Through alphabetically arranged entries written by expert contributors, this volume offers lively, concise, and current information about these writers. Each entry begins with a biographical sketch of the author, provides a judicious critical assessment of the author's major works and themes, gives a representative sample of the critical responses the author's novels have elicited, and concludes with a selected bibliography that lists the author's publications as well as useful secondary material. Included are major figures, such as Toni Morrison, Alice Walker, James Baldwin, and Ralph Ellison. There are also entries for many noteworthy but lesser known figures, such as Tina McElroy Ansa, Bebe Moore Campbell, Randall Kenan, Reginald McKnight, Marita Golden, and Arthur Flowers. Some are popular writers with mass appeal, such as Terri McMillan and Frank Yerby; others, such as Octavia E. Butler, are known for their science fiction. Still others are distinguished poets or playwrights who have also published one or more significant novels. Of the 79 novelists profiled, 41 are women, and roughly a dozen have identified themselves as gay, lesbian, or bisexual. Thus the volume demonstrates the enormous diversity of these writers and the breadth of their contribution to world literature.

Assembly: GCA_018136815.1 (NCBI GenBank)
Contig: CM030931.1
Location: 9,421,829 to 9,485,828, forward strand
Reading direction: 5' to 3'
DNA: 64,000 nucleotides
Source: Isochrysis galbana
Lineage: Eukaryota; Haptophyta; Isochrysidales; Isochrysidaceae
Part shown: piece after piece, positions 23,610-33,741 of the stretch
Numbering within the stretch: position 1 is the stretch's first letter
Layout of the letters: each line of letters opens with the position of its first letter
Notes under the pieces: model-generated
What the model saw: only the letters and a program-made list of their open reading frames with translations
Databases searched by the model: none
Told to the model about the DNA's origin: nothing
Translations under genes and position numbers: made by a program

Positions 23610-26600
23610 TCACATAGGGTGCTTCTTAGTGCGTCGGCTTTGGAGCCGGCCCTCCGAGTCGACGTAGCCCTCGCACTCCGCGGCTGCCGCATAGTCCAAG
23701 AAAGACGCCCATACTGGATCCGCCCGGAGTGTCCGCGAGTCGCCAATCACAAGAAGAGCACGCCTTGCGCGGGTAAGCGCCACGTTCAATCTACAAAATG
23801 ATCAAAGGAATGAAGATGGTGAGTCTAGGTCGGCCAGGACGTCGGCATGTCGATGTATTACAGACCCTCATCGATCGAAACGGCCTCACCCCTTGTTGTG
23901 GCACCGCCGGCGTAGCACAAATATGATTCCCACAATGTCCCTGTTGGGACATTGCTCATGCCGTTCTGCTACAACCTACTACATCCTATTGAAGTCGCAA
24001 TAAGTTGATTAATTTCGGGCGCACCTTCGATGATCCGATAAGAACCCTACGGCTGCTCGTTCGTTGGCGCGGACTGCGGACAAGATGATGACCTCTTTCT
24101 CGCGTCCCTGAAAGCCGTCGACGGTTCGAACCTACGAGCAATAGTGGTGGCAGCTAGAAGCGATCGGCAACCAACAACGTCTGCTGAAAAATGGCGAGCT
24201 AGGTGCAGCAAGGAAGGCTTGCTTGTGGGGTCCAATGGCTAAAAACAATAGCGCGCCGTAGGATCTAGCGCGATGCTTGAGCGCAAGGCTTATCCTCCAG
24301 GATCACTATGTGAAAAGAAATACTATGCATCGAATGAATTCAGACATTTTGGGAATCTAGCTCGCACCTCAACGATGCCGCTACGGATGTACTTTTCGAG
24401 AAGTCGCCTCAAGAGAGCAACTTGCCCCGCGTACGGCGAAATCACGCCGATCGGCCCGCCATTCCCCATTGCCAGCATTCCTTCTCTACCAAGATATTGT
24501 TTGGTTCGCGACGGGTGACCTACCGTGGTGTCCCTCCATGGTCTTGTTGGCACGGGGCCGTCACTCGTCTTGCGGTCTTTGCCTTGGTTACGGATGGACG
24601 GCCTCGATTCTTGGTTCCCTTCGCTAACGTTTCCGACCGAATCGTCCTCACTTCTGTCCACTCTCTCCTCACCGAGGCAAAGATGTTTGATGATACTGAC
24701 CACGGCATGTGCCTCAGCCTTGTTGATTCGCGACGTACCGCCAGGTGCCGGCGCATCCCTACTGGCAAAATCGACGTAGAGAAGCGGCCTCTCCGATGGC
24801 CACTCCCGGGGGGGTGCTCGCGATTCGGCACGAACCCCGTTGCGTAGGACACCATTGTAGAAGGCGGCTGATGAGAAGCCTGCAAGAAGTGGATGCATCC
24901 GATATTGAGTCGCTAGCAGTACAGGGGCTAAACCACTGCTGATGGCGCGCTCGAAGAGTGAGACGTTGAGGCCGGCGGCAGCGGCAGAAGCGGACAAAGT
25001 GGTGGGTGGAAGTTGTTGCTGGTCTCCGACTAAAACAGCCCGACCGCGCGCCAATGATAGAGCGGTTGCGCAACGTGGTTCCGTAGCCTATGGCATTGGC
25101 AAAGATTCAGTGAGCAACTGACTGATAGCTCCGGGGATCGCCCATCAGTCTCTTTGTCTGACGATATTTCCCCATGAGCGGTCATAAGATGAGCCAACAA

Author Notes

EMMANUEL S. NELSON is Professor of English at the State University of New York College at Cortland. He is the author of more than 30 articles on various international literatures in English, and his books include Reworlding: The Literature of the Indian Diaspora (1992), Contemporary Gay American Novelists: A Bio-Bibliographical Critical Sourcebook (1993), and Writers of the Indian Diaspora: A Bio-Bibliographical Critical Sourcebook (1993), all available from Greenwood Press.

Reviews 3

Booklist Review